I often use a handy metaphor to explain to my students how feminists have historically differed among themselves in their approaches to bringing about change in patriarchal institutions. Some feminists seek a place at the table; others want to reset the table. The former hope to promote gradual progress from within an existing framework of norms and organizational structures; the latter demand nothing less than radical, wholesale reform.

When it comes to the Roman Catholic Church, I have always been a “place at the table” kind of feminist. When asked how to integrate women more fully into the life of the church, I offer reasonable strategies.…  Seguir leyendo »

What Must Survive a Corrupt Catholic Church

I have a Catholic friend who lives in an exceptionally bad diocese and who for years has been heaving rocks up mountains to keep his faith strong and his family in church. His resilience has amazed me. Yesterday, after a grand jury report revealed that bishops and other leaders of the Roman Catholic Church in Pennsylvania covered up child sexual abuse by more than 300 priests over a period of 70 years, my friend, a tough-guy lawyer, wrote to tell me that he wept in his office. He said, “I am at the end.”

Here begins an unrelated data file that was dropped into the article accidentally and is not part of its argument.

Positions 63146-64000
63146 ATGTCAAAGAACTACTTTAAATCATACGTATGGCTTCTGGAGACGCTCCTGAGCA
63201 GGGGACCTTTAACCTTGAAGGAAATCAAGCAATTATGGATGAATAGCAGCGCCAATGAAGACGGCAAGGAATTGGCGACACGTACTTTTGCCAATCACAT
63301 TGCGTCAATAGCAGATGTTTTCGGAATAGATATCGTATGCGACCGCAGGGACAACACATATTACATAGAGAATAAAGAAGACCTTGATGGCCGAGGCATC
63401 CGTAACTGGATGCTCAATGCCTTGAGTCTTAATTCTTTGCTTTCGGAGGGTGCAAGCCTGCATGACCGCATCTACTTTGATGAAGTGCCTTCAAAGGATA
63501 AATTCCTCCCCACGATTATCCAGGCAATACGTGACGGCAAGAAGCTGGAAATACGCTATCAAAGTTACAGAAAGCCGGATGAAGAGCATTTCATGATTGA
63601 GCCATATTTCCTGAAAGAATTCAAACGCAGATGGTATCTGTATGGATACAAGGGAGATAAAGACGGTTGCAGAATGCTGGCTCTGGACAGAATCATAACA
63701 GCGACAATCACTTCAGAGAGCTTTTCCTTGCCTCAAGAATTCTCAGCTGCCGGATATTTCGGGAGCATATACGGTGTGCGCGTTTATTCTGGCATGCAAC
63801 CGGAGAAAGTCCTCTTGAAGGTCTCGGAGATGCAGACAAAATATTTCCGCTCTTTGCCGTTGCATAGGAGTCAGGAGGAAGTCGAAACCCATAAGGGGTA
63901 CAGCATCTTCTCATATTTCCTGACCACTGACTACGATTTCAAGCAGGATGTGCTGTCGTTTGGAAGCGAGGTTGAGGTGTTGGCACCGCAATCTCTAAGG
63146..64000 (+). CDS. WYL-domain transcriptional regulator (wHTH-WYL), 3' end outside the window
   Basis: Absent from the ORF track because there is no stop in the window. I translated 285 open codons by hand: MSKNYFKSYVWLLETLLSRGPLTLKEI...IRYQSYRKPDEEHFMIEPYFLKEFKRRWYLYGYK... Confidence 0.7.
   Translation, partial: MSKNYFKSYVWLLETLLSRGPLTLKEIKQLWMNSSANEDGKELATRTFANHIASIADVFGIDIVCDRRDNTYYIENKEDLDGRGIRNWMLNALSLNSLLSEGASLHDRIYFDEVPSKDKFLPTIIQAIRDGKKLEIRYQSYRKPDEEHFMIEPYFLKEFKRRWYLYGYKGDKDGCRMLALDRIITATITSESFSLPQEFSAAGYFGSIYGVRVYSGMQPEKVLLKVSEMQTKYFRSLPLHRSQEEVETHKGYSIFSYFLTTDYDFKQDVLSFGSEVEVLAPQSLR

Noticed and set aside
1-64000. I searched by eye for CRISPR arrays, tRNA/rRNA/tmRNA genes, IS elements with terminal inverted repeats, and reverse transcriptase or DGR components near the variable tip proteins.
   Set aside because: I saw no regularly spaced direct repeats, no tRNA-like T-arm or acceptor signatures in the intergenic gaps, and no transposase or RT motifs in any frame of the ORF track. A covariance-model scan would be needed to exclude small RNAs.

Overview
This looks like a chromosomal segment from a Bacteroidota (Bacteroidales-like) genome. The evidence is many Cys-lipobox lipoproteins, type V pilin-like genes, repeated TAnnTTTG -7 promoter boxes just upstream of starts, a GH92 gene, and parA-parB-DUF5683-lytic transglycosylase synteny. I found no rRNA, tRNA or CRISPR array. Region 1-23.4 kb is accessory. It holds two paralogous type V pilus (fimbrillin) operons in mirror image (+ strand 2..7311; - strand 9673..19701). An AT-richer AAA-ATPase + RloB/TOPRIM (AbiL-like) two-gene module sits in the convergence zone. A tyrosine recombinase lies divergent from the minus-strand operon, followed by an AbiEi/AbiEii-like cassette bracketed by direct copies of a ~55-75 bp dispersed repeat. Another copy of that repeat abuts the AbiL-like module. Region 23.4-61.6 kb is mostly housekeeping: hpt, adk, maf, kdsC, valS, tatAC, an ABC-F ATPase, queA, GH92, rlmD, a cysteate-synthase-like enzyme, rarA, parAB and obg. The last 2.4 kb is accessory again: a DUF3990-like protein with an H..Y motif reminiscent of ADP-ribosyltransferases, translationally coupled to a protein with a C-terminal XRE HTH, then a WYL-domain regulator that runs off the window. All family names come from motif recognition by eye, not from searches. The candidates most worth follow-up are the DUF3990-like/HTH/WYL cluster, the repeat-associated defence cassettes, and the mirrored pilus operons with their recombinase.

Twelve years ago, so was I. My once-fervent Catholic faith had been eviscerated by my covering the scandal as a journalist.…  Seguir leyendo »

The Swedish Academy in Stockholm, Sweden.CreditJonathan Nackstrand/Agence France-Presse — Getty Images